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Pterins and related enzymes


Blau, N; Thöny, B (2008). Pterins and related enzymes. In: Blau, N; Duran, M; Gibson, K M. Laboratory guide to the methods in biochemical genetics. Berlin Heidelberg, Germany: Springer Verlag, 665-701.

Abstract

Tetrahydrobiopterin(BH4)cofactor is essential for various enzyme activities, including phenylalanine-4-hydroxylase(PAH), tyrosine-3-hydroxylase(TH), tryptophan-5-hydroxylase(TPH), nitric oxide synthase(NOS), and glyceryl-ether monooxygen-ase(GEMO).The de novo biosynthesis pathway of BH4 from guanosine triphosphate (GTP) involves GTP cyclohydrolase I (GTPCH), 6-pyruvoyl-tetrahydropterin synthase (PTPS), and sepiapterin reductase (SR). Three additional enzymes catalyze the last two steps of reduction: aldose reductase (AR), carbonyl reductase (CR), and 3α-hydroxysteroid dehydrogenase type 2 (HSDH2). Cofactor regeneration requires pterin-4a-carbinolamine dehydratase(PCD)and dihydropteridine reductase (DHPR)[1].
The pteridines, a group to which BH4 also belongs, constitute naturally occurring compounds with a base structure of pyrazino [2,3d] pyrimidine (Fig. 6.1.1). Pteridines with the structure 2-amino-4-oxo are designated by the term “pterins,” and those with the structure 2,4-dioxo by the term“lumazines”(Fig.6.1.1). Two groups of pterins can be distinguished: the first have p-aminobenzoate and glutamate attached to the pterin.These pteridines are designated as conjugated pterins(e.g., folic acid). The second group consists of unconjugated pterins, which contain neither of these two substitutions; instead, substitutions occur at the 6-position of the pterin ring nucleus by the aliphatic side chain.The most important blue-fluorescing unconjugated pterins are neopterin, monapterin, biopterin, isoxanthopterin, primapterin, and pterin(Fig.6.1.1). Several other pterins,like xanthopterin, sepiapterin, and 3’-hydroxy-sepiepterin, are yellow-fluorescing species(Fig.6.1.2). Pterins can exist in different oxidation stages, but only fully reduced forms are biologically active.Biop-terin is present in biologicalsamples as biopterin, 7,8-dihydrobiopterin(BH2), and 5,6,7,8-tetrahydrobiopterin(BH4)(Fig.6.1.3).
In man, BH4 is degraded either nonenzymatically by side-chain cleavage to pterin or is enzymatically metabolized in the gastrointestinal tract to become a lumazine [2]. Pterin and dihydropterin are converted by xanthine dehydrogenase to isoxanthopterin and xanthopterin, respectively[3,4]. It is assumed, however, that most of the ingested BH4 is used as a cofactor(mainly for PAH in the liver)and is catabolized to nonfluorescing compounds;it may even be degraded to CO2 and ammonia.

Tetrahydrobiopterin(BH4)cofactor is essential for various enzyme activities, including phenylalanine-4-hydroxylase(PAH), tyrosine-3-hydroxylase(TH), tryptophan-5-hydroxylase(TPH), nitric oxide synthase(NOS), and glyceryl-ether monooxygen-ase(GEMO).The de novo biosynthesis pathway of BH4 from guanosine triphosphate (GTP) involves GTP cyclohydrolase I (GTPCH), 6-pyruvoyl-tetrahydropterin synthase (PTPS), and sepiapterin reductase (SR). Three additional enzymes catalyze the last two steps of reduction: aldose reductase (AR), carbonyl reductase (CR), and 3α-hydroxysteroid dehydrogenase type 2 (HSDH2). Cofactor regeneration requires pterin-4a-carbinolamine dehydratase(PCD)and dihydropteridine reductase (DHPR)[1].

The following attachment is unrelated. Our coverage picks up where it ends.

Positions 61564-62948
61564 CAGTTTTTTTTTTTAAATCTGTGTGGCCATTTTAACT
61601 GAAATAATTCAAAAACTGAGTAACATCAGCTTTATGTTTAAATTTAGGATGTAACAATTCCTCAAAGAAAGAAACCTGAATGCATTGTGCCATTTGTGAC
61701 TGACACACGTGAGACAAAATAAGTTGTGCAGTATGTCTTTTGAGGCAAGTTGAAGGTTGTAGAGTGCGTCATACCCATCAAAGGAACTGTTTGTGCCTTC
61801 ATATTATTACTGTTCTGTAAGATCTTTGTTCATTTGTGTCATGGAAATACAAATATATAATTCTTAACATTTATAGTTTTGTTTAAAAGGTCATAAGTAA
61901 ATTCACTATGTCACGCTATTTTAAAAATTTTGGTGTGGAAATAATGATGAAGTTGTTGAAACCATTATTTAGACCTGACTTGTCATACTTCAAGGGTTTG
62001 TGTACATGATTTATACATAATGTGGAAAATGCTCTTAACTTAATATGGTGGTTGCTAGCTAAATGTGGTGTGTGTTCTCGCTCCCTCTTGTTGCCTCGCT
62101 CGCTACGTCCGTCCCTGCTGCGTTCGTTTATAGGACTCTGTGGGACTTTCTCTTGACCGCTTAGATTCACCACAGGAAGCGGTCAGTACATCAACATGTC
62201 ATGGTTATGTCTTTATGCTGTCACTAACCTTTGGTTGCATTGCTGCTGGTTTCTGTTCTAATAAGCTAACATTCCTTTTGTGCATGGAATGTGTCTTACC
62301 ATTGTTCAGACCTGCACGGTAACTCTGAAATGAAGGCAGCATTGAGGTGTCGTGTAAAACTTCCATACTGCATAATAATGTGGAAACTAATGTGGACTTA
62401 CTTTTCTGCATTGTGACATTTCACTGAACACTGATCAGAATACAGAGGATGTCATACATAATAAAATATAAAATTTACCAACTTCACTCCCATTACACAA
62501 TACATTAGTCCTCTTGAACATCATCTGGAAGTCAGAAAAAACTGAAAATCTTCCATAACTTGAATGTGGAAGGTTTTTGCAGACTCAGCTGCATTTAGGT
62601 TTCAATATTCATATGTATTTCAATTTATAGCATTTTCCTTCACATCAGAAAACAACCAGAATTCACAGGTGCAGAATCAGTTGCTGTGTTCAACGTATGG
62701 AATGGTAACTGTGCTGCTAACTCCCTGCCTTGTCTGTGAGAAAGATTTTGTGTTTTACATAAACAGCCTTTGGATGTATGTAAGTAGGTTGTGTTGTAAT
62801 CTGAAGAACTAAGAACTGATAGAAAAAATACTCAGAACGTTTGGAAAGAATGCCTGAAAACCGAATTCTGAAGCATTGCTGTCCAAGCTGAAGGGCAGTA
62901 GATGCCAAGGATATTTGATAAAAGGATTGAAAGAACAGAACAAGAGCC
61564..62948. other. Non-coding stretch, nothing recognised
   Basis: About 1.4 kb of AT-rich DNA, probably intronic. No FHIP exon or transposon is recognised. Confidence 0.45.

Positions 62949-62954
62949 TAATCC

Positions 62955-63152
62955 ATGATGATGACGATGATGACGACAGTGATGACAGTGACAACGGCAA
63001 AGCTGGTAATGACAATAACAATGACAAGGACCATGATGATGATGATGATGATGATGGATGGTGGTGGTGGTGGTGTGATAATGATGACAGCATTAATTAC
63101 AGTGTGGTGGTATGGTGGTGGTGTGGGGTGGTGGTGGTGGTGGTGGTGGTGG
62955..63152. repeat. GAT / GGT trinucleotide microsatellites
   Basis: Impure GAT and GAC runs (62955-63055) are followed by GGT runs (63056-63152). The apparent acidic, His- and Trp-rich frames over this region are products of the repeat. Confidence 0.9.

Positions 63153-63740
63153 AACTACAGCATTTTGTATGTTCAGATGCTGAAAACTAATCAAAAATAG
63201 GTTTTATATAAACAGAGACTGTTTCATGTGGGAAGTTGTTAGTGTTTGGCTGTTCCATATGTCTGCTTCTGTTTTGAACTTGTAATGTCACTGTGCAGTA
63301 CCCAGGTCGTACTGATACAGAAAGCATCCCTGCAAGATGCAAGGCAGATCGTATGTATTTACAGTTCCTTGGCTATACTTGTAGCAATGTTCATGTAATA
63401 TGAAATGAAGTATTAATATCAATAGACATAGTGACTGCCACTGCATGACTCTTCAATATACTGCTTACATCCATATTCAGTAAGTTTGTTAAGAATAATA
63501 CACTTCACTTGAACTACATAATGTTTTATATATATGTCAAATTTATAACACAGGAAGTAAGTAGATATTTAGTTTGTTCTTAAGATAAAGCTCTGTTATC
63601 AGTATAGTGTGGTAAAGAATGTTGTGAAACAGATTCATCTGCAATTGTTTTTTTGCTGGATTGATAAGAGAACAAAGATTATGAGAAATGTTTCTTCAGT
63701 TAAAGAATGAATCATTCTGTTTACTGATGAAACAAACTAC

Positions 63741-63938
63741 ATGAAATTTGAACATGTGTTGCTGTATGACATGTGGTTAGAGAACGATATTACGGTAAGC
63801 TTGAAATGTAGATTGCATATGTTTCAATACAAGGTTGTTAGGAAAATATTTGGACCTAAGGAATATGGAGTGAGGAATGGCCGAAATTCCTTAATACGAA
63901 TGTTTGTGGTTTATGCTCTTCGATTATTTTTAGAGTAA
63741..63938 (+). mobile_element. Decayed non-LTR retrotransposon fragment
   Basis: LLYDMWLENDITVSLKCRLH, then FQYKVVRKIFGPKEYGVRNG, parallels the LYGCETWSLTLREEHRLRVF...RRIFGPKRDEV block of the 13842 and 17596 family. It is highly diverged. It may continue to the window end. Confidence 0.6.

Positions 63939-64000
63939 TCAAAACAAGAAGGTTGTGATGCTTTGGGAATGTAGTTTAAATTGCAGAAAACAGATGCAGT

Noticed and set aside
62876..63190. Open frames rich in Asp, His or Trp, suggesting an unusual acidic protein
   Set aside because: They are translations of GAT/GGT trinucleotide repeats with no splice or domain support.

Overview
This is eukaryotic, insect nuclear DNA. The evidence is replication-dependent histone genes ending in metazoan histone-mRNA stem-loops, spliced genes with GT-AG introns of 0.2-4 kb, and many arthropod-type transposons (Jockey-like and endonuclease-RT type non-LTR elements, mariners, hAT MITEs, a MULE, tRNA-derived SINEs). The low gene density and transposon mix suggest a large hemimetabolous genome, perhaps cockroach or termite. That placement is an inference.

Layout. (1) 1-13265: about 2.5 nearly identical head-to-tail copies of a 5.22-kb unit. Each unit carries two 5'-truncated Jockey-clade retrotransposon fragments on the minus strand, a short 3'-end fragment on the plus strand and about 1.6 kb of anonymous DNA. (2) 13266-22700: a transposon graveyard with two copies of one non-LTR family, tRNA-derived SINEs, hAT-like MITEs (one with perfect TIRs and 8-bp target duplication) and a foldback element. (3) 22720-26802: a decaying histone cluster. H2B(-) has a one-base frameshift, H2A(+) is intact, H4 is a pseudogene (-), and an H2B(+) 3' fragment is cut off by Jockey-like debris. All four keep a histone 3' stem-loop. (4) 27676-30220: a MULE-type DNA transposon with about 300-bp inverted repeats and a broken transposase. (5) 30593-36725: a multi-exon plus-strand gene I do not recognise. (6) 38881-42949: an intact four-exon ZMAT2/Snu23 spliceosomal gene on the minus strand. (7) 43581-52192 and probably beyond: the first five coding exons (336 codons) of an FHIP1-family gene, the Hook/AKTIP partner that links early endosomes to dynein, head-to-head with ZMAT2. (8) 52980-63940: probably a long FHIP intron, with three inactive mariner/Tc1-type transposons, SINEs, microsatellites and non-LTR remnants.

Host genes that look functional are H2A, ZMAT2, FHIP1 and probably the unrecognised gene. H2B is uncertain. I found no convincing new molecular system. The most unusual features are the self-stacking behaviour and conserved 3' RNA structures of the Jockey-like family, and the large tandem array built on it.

The pteridines, a group to which BH4 also belongs, constitute naturally occurring compounds with a base structure of pyrazino [2,3d] pyrimidine (Fig. 6.1.1). Pteridines with the structure 2-amino-4-oxo are designated by the term “pterins,” and those with the structure 2,4-dioxo by the term“lumazines”(Fig.6.1.1). Two groups of pterins can be distinguished: the first have p-aminobenzoate and glutamate attached to the pterin.These pteridines are designated as conjugated pterins(e.g., folic acid). The second group consists of unconjugated pterins, which contain neither of these two substitutions; instead, substitutions occur at the 6-position of the pterin ring nucleus by the aliphatic side chain.The most important blue-fluorescing unconjugated pterins are neopterin, monapterin, biopterin, isoxanthopterin, primapterin, and pterin(Fig.6.1.1). Several other pterins,like xanthopterin, sepiapterin, and 3’-hydroxy-sepiepterin, are yellow-fluorescing species(Fig.6.1.2). Pterins can exist in different oxidation stages, but only fully reduced forms are biologically active.Biop-terin is present in biologicalsamples as biopterin, 7,8-dihydrobiopterin(BH2), and 5,6,7,8-tetrahydrobiopterin(BH4)(Fig.6.1.3).
In man, BH4 is degraded either nonenzymatically by side-chain cleavage to pterin or is enzymatically metabolized in the gastrointestinal tract to become a lumazine [2]. Pterin and dihydropterin are converted by xanthine dehydrogenase to isoxanthopterin and xanthopterin, respectively[3,4]. It is assumed, however, that most of the ingested BH4 is used as a cofactor(mainly for PAH in the liver)and is catabolized to nonfluorescing compounds;it may even be degraded to CO2 and ammonia.

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Item Type:Book Section, refereed, further contribution
Communities & Collections:04 Faculty of Medicine > University Children's Hospital Zurich > Medical Clinic
Dewey Decimal Classification:610 Medicine & health
Language:English
Date:31 May 2008
Deposited On:05 Dec 2008 10:51
Last Modified:05 Apr 2016 12:30
Publisher:Springer Verlag
ISBN:978-3-540-76697-1 (Print) 978-3-540-76698-8 (Online)
Publisher DOI:10.1007/978-3-540-76698-8_28
Related URLs:http://www.springerlink.com
http://opac.nebis.ch/F/?local_base=NEBIS&con_lng=GER&func=find-b&find_code=SYS&request=005677608
Permanent URL: http://doi.org/10.5167/uzh-4314

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